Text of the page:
#1Michael SzellH-Index: 16
#2Yifang Ma (NU: Northwestern University)H-Index: 1
Last.Roberta SinatraH-Index: 16
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Despite the growing interdisciplinarity of research, the Nobel Prize consolidates the traditional disciplinary categorization of science. There is, in fact, an opportunity for the most revered scientific reward to mirror the current research landscape.
5 CitationsSource
#1Lu Liu (Penn State College of Information Sciences and Technology)H-Index: 1
#2Yang Wang (NU: Northwestern University)H-Index: 1
Last.Dashun Wang (NU: Northwestern University)H-Index: 16
view all 6 authors...
The hot streak—loosely defined as ‘winning begets more winnings’—highlights a specific period during which an individual’s performance is substantially better than his or her typical performance. Although hot streaks have been widely debated in sports1,2, gambling3–5 and financial markets6,7 over the past several decades, little is known about whether they apply to individual careers. Here, building on rich literature on the lifecycle of creativity8–22, we collected large-scale career histories ...
15 CitationsSource
#1Santo Fortunato (IU: Indiana University Bloomington)H-Index: 44
#2Carl T. Bergstrom (UW: University of Washington)H-Index: 46
Last.Albert-La szlo Baraba si (NU: Northeastern University)H-Index: 120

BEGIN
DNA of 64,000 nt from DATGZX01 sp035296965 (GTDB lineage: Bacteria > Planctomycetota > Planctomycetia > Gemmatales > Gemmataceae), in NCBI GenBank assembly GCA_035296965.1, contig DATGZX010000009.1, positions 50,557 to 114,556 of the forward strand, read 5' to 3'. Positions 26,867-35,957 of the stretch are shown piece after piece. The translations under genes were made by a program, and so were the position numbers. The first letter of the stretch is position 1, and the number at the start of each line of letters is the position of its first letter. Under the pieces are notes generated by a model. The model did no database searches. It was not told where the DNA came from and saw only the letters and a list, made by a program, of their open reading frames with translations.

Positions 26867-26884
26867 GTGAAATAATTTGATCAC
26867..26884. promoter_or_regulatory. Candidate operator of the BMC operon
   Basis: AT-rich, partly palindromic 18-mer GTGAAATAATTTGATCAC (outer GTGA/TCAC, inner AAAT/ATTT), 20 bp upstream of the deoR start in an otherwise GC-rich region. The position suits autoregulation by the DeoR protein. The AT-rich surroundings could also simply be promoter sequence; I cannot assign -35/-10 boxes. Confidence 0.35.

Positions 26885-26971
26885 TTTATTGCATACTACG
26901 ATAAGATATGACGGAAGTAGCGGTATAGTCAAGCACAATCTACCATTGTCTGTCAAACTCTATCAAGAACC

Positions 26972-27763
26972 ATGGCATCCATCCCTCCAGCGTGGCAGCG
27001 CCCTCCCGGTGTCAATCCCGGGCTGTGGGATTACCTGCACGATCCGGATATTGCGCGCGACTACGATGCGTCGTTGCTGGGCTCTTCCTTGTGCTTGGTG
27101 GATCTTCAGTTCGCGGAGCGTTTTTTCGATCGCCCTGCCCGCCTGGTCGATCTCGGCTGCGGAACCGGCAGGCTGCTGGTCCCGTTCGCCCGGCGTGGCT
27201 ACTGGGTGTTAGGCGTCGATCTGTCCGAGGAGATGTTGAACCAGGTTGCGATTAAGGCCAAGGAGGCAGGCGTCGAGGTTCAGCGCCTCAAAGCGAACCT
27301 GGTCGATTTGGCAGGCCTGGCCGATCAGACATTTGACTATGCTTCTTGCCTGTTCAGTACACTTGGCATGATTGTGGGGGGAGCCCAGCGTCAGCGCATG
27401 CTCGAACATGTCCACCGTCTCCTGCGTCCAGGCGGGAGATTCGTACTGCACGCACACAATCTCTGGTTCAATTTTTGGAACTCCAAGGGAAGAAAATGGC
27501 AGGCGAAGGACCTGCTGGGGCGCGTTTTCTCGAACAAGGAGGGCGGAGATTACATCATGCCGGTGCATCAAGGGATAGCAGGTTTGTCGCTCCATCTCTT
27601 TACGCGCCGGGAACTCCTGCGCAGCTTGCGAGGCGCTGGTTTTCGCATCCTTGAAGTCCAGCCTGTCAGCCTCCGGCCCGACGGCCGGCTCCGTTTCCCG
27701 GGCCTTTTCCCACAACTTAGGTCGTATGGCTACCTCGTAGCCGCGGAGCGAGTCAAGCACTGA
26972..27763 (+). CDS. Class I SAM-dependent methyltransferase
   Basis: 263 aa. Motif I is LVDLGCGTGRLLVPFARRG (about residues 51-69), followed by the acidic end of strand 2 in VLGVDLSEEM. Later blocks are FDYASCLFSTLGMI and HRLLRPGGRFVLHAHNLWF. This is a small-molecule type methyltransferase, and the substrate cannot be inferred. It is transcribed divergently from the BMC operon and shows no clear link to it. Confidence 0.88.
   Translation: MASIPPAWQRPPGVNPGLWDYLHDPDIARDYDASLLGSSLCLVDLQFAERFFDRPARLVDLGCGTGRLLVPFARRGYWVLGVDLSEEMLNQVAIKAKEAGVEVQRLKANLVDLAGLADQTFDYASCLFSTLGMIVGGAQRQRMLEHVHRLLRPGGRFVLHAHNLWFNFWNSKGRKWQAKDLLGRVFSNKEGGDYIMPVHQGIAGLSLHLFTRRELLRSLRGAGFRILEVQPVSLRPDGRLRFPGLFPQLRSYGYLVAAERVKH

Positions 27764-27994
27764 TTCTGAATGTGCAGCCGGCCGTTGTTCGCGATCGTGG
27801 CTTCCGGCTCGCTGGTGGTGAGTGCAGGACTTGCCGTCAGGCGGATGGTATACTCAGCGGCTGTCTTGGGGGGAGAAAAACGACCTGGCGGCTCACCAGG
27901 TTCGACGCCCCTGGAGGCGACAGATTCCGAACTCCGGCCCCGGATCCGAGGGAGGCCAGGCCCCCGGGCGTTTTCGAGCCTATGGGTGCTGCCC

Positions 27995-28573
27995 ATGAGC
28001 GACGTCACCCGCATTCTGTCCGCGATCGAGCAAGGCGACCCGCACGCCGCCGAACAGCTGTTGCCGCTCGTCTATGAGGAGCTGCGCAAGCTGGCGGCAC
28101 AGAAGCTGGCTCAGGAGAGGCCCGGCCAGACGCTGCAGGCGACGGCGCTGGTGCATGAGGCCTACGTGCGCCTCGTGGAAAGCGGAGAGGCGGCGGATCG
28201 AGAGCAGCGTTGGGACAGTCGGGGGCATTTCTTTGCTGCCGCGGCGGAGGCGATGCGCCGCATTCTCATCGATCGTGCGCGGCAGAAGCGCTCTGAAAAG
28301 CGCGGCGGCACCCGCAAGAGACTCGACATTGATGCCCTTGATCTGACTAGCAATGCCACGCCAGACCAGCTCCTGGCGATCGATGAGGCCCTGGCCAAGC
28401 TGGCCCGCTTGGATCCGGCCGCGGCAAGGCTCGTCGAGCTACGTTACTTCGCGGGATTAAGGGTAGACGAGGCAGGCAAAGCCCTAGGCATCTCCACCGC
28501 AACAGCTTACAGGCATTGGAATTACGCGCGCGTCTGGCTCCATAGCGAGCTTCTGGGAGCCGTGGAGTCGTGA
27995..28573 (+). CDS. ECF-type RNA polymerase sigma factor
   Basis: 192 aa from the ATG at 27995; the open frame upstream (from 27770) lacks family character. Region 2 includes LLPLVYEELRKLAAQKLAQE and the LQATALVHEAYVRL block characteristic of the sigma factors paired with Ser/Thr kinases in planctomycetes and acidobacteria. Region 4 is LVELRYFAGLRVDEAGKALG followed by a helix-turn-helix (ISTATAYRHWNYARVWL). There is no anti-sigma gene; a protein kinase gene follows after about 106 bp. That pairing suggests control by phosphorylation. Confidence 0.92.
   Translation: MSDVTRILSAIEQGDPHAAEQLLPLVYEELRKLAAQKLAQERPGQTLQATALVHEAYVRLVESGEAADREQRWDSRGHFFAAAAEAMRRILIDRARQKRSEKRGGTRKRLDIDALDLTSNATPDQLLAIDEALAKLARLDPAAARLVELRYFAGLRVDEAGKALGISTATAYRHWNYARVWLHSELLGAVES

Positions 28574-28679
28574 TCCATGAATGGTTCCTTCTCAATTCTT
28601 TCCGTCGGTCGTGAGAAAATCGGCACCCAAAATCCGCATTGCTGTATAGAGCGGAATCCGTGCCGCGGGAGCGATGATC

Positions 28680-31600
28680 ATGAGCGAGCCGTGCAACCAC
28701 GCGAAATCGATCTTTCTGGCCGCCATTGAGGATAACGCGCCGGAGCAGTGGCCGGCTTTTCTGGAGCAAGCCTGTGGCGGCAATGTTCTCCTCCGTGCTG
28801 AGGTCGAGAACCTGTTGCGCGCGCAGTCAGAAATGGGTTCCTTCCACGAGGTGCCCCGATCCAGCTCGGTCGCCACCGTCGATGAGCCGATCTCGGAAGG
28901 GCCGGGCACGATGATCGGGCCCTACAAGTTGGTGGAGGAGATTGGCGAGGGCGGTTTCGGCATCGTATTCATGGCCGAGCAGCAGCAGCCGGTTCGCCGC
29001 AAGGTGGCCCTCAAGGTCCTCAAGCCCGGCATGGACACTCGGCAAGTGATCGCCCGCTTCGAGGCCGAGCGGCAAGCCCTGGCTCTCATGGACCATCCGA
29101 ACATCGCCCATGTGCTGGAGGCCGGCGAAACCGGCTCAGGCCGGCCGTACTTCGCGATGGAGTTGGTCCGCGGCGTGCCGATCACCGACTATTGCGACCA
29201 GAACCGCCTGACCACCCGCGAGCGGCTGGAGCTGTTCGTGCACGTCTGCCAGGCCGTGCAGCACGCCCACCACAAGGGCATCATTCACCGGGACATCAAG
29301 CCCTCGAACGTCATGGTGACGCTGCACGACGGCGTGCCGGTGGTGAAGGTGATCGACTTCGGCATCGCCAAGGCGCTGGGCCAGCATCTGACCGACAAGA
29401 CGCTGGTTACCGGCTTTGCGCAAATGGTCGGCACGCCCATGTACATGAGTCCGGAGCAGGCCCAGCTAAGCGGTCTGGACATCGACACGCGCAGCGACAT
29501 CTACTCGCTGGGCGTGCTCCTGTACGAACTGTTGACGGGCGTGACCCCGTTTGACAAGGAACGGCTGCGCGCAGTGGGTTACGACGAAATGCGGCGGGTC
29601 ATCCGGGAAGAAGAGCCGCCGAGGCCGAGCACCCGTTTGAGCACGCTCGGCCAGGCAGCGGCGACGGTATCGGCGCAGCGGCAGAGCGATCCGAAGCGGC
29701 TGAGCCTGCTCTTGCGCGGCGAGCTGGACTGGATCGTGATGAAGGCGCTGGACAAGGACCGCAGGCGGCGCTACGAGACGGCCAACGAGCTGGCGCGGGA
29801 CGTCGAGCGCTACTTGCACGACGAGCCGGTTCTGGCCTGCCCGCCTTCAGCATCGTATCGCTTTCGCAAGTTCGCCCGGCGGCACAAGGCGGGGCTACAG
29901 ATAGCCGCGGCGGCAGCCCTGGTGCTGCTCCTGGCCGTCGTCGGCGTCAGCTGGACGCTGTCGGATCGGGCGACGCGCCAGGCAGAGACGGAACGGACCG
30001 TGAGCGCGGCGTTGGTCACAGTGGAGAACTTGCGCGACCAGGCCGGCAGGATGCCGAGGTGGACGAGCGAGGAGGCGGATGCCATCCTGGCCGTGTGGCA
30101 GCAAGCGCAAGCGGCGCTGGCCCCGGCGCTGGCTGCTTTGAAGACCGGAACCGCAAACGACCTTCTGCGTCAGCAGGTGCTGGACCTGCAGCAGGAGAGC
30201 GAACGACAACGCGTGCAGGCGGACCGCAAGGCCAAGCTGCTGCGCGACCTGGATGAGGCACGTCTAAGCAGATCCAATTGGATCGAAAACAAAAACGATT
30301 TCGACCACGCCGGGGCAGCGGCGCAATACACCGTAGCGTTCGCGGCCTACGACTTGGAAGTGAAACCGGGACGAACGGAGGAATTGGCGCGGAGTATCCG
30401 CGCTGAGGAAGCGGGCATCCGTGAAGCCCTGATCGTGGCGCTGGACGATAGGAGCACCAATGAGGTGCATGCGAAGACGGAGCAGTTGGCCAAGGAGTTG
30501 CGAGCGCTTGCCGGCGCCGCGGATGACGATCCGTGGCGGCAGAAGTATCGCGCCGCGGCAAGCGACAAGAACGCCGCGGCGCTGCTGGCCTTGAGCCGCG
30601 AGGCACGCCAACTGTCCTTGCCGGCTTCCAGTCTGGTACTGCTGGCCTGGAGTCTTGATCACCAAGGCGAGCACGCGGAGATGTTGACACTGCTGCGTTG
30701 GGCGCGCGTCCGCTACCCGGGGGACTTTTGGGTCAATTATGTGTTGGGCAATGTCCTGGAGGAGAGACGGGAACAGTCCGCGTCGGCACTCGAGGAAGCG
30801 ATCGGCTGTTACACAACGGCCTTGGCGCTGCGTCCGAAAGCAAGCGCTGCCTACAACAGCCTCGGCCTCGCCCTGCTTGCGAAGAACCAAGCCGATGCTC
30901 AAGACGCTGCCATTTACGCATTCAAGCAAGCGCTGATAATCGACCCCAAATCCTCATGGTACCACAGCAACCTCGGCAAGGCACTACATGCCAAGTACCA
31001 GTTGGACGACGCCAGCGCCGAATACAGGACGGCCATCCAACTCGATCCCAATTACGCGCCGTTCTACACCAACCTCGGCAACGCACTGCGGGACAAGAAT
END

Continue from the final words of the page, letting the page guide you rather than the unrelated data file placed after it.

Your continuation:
view all 14 authors...
BACKGROUND The increasing availability of digital data on scholarly inputs and outputs—from research funding, productivity, and collaboration to paper citations and scientist mobility—offers unprecedented opportunities to explore the structure and evolution of science. The science of science (SciSci) offers a quantitative understanding of the interactions among scientific agents across diverse geographic and temporal scales: It provides insights into the conditions underlying creativity and the ...
103 CitationsSource
#1Lu LiuH-Index: 1
#2Yang WangH-Index: 6
Last.Dashun WangH-Index: 1
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The hot hand phenomenon, loosely defined as winning begets more winnings, highlights a specific period during which an individual's performance is substantially higher than her typical performance. While widely debated in sports, gambling, and financial markets over the past several decades, little is known if the hot hand phenomenon applies to individual careers. Here, building on rich literature on lifecycle of creativity, we collected large-scale career histories of individual artists, movie ...
1 Citations
#1Aaron Clauset (CU: University of Colorado Boulder)H-Index: 30
#2Daniel B. Larremore (SFI: Santa Fe Institute)H-Index: 14
Last.Roberta Sinatra (NU: Northeastern University)H-Index: 16
view all 3 authors...
The desire to predict discoveries—to have some idea, in advance, of what will be discovered, by whom, when, and where—pervades nearly all aspects of modern science, from individual scientists to publishers, from funding agencies to hiring committees. In this Essay, we survey the emerging and interdisciplinary field of the “science of science” and what it teaches us about the predictability of scientific discovery. We then discuss future opportunities for improving predictions derived from the sc...
44 CitationsSource